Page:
The TL Arts Advisory & Friends meeting, June 2014.

We had an especially well-attended Tenderloin Arts Advisory & Friends meeting this summer. Our friends at CounterPulse kindly hosted at their new home at 80 Turk. Representatives from 35 organizations attended including major arts funders as special guests. As usual for the TL Arts Advisory it was a very diverse crowd.

I reported to the group that we need a new format and organizational structure. Our great, collegial and informal gatherings have worked very well these past 5 years but the issues are now too big and too complicated – special use district for arts legislation; cultural equity funding; divisions between disciplines and neighborhoods, new facility development – for a one-person volunteer facilitating 90 minute meetings a few times a year.  We need systematic organizing and advocacy.

Over the years I’ve heard calls to expand the TL Arts Advisory to include friends and colleagues working in other neighborhoods.  My reaction was always concern that the needs of Tenderloin groups like the Vietnamese Youth Development Center, the Shih Yu-Lang Central YMCA, TL Boys & Girls Club, i.e. the small guys (my peeps), would quickly be lost in a larger circle.  One of the wonderful aspects of our advisory is to see these groups sit alongside larger organizations like American Conservatory Theater, LINES Ballet, and form collaborative projects for the benefit of the neighborhood residents.  Community development through the arts; it’s been a wonderful development to watch unfold.

But we’ve now arrived at a place where the Tenderloin groups would be best served by being part of a larger, more powerful whole.  Perhaps, like Arts for LA, we can keep our neighborhood collaborative going while engaging with our colleagues from the rest of the city who would form neighborhood groups that would be part of the larger whole.

The TL Arts Advisory has a lot to be proud of. It was the well from which inspiration was drawn that gave rise to the campaign to build 950, the creation of CAST, the impetus behind special use district legislation for the arts.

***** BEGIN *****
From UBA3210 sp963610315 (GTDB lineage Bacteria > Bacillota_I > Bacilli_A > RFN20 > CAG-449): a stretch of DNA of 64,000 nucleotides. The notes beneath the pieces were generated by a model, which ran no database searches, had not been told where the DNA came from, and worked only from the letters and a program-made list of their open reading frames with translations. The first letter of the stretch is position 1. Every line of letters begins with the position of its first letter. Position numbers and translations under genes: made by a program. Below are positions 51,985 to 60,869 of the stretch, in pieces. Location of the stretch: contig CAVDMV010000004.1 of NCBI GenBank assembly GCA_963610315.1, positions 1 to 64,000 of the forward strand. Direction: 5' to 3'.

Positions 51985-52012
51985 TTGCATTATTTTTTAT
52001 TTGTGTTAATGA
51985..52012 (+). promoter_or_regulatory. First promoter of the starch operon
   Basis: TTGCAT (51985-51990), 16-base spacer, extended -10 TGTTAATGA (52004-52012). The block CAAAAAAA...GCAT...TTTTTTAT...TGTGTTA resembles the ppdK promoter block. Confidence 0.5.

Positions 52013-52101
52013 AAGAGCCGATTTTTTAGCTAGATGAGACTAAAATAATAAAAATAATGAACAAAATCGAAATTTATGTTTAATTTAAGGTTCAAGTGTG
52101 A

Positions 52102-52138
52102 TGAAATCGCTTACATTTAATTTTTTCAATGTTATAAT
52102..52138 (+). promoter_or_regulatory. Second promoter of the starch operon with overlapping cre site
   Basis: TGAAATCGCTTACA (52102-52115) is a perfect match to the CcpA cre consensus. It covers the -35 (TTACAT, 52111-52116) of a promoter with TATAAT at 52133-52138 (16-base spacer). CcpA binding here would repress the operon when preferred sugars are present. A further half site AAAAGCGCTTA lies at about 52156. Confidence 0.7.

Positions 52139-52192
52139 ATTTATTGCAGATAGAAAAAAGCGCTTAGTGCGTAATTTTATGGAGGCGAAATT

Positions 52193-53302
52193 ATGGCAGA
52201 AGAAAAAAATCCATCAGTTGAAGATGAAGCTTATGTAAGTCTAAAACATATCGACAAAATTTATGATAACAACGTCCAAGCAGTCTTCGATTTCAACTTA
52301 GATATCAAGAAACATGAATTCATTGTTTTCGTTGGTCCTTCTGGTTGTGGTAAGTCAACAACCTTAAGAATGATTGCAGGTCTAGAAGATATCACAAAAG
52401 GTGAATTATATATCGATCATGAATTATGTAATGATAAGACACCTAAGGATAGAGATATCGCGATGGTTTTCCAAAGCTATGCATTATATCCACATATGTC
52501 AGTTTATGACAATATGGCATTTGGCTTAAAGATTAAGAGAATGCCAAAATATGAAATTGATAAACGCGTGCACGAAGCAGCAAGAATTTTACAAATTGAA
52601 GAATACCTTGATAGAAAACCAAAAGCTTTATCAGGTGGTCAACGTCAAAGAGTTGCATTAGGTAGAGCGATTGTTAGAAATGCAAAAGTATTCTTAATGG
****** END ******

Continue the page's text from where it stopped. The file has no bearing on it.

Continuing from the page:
After June’s meeting I was approached by a brilliant friend who leads a wonderful arts organization in the Mission.  She asked me “Why the Tenderloin and mid-Market?”   A neighborhood arts center. Special use district legislation for the arts.  Why us?

The answer: years of dogged, extremely difficult, extremely frustrating, at times militant, at times diplomatic, in-the-trenches advocacy by the TL Arts Advisory and the Tenderloin Economic Development Project.  I’ve been picked up and dusted off more times than I can remember by the Arts Advisory and my old board of directors at TEDP.  Nobody gave us anything for free, and the fight is not over.  (Really, with mid-Market business booming, why bother with the arts?)

Any neighborhood can do it.  All should.  I’ve heard arguments that the Mission has been more heavily impacted by the tech-fueled real estate boom than the Tenderloin/mid-Market has.  I don’t know the Mission community well at all but we are happy to break bread with our peers and see what we can build together.  And with the next community.  And the next.

Let’s see where we can all take this.